Once the Drawing Room, this room was completely refurbished by Sir James Pennyman c.1772, creating a splendid saloon on the central axis of the house. The plaster ceiling spans the whole of the original room in one complex design.

James Stovin Pennyman also extended this new Dining Room to the south with a broad bay window overlooking the garden.

The 19th century decoration of the cornice in the bay is reminiscent of a railway station platform canopy, with James Stovin Pennyman having been a shareholder in several railway companies.

Please note this year the DIning Room is not displayed as a traditional Dining Room, but has been transformed into a space for theatre.

Girl running in the gallery with large ornate doorway behind her at Ormesby Hall, Yorkshire
The gallery at Ormesby Hall, Yorkshire | © National Trust Images / Esme Mai


The Gallery is one of the most unexpected delights of Ormesby and reflects both periods of 18th century decoration in the house.

The large segmental pediments above the doors indicate the private status of the most important guest bedroom on the north side, and the principal family bedroom on the south. A pair of ‘jib doors’, one on either side of the gallery, give access to the dressing rooms belonging to these main bedrooms.

The walls are adorned with family portraits, dating back to Sir Thomas Pennyman, 2nd Baronet (1642–1708).

Ante Room

A music room in the 18th century, this room was equipped with musical instruments such as a harpsichord. Later, it was used as a gathering space for guests and family to assemble before going downstairs to dine. Treasures in here include two miniature portraits of Sir William Henry Pennyman, 7th Baronet. They're painted on ivory, set in gold frames, engraved, and dated 1764.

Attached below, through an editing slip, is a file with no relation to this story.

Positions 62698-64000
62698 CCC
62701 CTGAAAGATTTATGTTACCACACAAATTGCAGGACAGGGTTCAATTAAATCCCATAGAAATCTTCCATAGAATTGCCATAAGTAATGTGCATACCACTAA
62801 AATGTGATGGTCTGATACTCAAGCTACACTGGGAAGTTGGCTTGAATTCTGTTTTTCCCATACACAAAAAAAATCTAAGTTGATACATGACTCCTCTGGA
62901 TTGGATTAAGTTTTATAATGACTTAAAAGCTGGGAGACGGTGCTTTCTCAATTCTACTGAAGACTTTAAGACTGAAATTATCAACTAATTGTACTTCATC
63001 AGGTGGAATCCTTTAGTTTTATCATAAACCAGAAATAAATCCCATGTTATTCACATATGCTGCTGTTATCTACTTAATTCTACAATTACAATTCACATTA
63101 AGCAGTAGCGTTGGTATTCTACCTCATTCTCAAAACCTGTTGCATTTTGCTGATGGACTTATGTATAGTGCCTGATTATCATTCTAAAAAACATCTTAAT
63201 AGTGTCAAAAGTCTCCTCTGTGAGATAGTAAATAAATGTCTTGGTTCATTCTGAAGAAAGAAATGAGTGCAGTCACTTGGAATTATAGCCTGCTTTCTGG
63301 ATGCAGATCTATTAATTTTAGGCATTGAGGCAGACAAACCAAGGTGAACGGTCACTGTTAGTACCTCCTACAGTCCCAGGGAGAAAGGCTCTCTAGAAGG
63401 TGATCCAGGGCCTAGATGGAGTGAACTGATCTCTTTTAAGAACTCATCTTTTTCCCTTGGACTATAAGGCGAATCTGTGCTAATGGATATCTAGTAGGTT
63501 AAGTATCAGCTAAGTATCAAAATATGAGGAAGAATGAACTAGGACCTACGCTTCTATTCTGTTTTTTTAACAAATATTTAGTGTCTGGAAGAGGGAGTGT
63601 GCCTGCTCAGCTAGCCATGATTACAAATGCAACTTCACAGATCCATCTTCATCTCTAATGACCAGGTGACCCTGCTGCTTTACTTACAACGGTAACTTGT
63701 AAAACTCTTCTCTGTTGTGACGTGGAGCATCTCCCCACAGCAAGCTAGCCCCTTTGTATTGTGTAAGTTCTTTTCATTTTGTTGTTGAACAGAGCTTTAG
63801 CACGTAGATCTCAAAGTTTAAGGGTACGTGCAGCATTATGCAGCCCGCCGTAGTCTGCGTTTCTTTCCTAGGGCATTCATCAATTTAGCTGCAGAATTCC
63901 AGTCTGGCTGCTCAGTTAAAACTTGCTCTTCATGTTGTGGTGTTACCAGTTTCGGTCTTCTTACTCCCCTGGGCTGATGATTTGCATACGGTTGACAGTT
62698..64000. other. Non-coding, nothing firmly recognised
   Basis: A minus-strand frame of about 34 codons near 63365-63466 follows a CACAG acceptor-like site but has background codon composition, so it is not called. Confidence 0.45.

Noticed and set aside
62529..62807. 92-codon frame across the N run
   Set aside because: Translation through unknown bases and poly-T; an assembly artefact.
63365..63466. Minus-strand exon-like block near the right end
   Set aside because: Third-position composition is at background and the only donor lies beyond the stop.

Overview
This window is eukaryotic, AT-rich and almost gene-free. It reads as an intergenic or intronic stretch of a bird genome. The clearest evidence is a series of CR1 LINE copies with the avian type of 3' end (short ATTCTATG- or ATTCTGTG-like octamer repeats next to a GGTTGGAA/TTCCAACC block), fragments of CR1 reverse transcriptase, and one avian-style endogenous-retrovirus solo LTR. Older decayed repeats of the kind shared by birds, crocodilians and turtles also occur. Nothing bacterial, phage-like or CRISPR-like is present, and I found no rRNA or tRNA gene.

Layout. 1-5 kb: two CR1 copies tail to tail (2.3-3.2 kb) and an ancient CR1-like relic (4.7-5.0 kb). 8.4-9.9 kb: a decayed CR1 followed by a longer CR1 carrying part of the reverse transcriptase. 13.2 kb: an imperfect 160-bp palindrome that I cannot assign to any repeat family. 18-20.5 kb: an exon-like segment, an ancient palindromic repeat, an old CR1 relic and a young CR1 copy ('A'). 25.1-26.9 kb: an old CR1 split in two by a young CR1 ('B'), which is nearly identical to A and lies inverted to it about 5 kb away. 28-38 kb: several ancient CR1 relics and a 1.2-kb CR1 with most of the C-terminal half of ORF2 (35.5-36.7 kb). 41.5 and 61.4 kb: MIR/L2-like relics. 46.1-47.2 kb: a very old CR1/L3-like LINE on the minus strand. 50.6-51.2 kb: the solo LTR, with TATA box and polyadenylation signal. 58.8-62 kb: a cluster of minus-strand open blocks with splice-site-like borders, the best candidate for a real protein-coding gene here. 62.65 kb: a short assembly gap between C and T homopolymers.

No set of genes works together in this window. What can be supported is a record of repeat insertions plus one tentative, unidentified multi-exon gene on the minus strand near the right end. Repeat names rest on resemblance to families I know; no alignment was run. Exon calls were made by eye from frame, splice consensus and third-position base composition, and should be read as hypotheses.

North Bedroom

Known as the ‘best Guest Bedroom’, this room stands in the centre of the north front over the Entrance Hall, with views showing the original extent of the estate which reached as far as the River Tees. The room is grandly decorated and furnished for the comfort of the most honoured guests.

South Bedroom

This has always been the main family bedroom and is south facing with views over the garden. It's a warm, homely room, left as as it was on Ruth Pennyman's death in 1983.

Model railway collection

Venture into the servants' wing and you'll hear the familiar noise of trains. Following the sound you'll find two permanent model railway layouts: Corfe Castle, and the interactive children's layout.

The model railway journey at Ormesby Hall began over 20 years ago, when Ron Rising was looking for a home for the large scenic railway layout he had built in his loft. It was his donation to the National Trust which started the model railway collection at Ormesby. The Corfe Castle model is set in the early 1920s and took Ron 35 years to construct. It depicts Corfe Castle Station and an imaginary village, made to scale from card models of various buildings in the surrounding area. Some models also show detail inside.

Children will love the interactive layout with four circuits of track and buttons to push to make the trains move.

Ormesby Hall model railway layouts are maintained, run and conserved by a group of volunteers who have built two further layouts.

A view inside a furnished room in the house at Ormesby Hall, North Yorkshire

Ormesby Hall's collections

Explore the objects and works of art we care for at Ormesby Hall on the National Trust Collections website.